The threat of force in international law / Nikolas Stürchler
- Stürchler, Nikolas
- Cambridge : Cambridge University Press, 2007.
- Physical Description:
- 1 online resource (xxi, 358 pages) : digital, PDF file(s).
- Cambridge studies in international and comparative law ; 53
- Birth and infancy of a charter rule : the open framework -- The menu choice : a guide to interpretation -- Precedents of the International Court of Justice -- Deciphering post-Charter practice: means and limits -- Open threats to extract concessions -- Demonstrations of force -- Countervailing threats or: threats in self-defence -- Findings and conclusions -- Epilogue : the law in operation.
- Threats of force are a common feature of international politics, advocated by some as an economical guarantee against the outbreak of war and condemned by others as a recipe for war. Article 2(4) of the United Nations Charter forbids states to use threats of force, yet the meaning of the prohibition is unclear. This book provides the first comprehensive appraisal of the no-threat principle: its origin, underlying rationale, theoretical implications, relevant jurisprudence, and how it has withstood the test of time from 1945 to the present. Based on a systematic evaluation of state and United Nations practices, the book identifies what constitutes a threat of force and when its use is justified under the United Nations Charter. In so doing, it relates the no-threat principle to important concepts of the twentieth century, such as deterrence, escalation, crisis management, and what has been aptly described as the 'diplomacy of violence'.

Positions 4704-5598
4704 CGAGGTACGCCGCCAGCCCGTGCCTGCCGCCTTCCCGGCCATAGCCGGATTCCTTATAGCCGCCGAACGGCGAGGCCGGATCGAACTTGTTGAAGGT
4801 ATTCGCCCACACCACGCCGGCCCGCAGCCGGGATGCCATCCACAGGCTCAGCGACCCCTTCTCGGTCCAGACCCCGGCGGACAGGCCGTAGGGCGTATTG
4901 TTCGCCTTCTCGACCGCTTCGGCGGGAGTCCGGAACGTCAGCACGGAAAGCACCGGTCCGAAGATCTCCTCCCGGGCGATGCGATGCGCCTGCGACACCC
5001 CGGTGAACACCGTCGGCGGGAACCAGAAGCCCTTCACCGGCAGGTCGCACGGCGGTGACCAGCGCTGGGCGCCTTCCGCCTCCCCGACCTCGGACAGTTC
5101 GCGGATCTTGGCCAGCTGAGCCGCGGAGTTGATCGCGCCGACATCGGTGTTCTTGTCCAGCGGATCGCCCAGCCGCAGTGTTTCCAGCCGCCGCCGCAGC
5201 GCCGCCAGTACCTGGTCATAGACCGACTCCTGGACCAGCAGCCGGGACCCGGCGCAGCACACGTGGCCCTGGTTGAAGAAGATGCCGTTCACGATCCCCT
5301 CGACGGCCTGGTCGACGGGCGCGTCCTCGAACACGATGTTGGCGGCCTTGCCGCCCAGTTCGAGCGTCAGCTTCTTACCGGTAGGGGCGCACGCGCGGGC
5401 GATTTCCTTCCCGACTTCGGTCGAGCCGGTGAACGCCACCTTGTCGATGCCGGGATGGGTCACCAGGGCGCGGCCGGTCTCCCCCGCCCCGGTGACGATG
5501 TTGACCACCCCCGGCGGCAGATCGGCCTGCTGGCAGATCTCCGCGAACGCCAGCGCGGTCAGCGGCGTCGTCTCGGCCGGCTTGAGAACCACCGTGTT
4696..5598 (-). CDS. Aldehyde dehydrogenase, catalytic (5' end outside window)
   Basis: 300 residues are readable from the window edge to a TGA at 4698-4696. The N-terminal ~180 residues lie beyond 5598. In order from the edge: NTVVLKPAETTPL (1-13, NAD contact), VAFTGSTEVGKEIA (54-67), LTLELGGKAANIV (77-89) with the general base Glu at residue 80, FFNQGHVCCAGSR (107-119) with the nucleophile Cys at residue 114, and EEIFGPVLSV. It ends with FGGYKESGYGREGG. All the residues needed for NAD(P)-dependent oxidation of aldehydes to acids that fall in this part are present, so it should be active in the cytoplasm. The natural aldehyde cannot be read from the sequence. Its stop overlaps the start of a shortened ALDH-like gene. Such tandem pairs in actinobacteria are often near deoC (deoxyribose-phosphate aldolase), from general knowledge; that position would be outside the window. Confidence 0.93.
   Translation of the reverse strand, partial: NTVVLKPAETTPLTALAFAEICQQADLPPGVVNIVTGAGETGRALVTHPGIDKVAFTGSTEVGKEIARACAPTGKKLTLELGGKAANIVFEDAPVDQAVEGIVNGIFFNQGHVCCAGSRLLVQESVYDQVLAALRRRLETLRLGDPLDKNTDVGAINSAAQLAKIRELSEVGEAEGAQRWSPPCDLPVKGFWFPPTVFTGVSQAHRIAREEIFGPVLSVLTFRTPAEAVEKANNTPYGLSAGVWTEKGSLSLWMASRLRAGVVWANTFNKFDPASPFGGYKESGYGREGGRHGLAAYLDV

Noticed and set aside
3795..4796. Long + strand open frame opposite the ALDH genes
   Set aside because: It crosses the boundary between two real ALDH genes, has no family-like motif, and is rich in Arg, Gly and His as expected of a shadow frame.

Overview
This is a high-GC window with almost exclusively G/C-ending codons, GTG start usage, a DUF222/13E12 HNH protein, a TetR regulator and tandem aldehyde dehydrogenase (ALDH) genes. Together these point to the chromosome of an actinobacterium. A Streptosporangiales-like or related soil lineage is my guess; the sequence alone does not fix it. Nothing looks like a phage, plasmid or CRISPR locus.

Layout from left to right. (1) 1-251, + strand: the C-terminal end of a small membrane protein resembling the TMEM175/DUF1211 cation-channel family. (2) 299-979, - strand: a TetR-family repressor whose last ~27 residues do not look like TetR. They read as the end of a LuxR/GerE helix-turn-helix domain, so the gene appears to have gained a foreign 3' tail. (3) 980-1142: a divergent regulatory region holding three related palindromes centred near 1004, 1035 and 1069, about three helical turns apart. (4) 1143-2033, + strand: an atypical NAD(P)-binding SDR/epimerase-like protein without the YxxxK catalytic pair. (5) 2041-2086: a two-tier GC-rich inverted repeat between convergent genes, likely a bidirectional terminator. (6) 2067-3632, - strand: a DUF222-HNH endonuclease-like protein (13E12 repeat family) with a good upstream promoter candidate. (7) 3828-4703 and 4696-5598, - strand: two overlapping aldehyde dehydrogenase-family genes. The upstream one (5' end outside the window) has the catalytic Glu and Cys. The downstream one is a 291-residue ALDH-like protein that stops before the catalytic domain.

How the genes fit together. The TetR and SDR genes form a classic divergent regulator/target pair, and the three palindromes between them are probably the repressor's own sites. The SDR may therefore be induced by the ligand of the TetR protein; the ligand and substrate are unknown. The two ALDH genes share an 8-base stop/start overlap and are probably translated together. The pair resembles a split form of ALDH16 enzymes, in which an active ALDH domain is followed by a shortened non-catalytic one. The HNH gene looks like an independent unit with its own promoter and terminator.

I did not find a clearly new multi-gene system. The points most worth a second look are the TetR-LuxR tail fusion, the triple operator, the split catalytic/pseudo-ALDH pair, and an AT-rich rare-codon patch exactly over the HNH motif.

- 9780511494338 (ebook)
- Title from publisher's bibliographic system (viewed on 05 Oct 2015).
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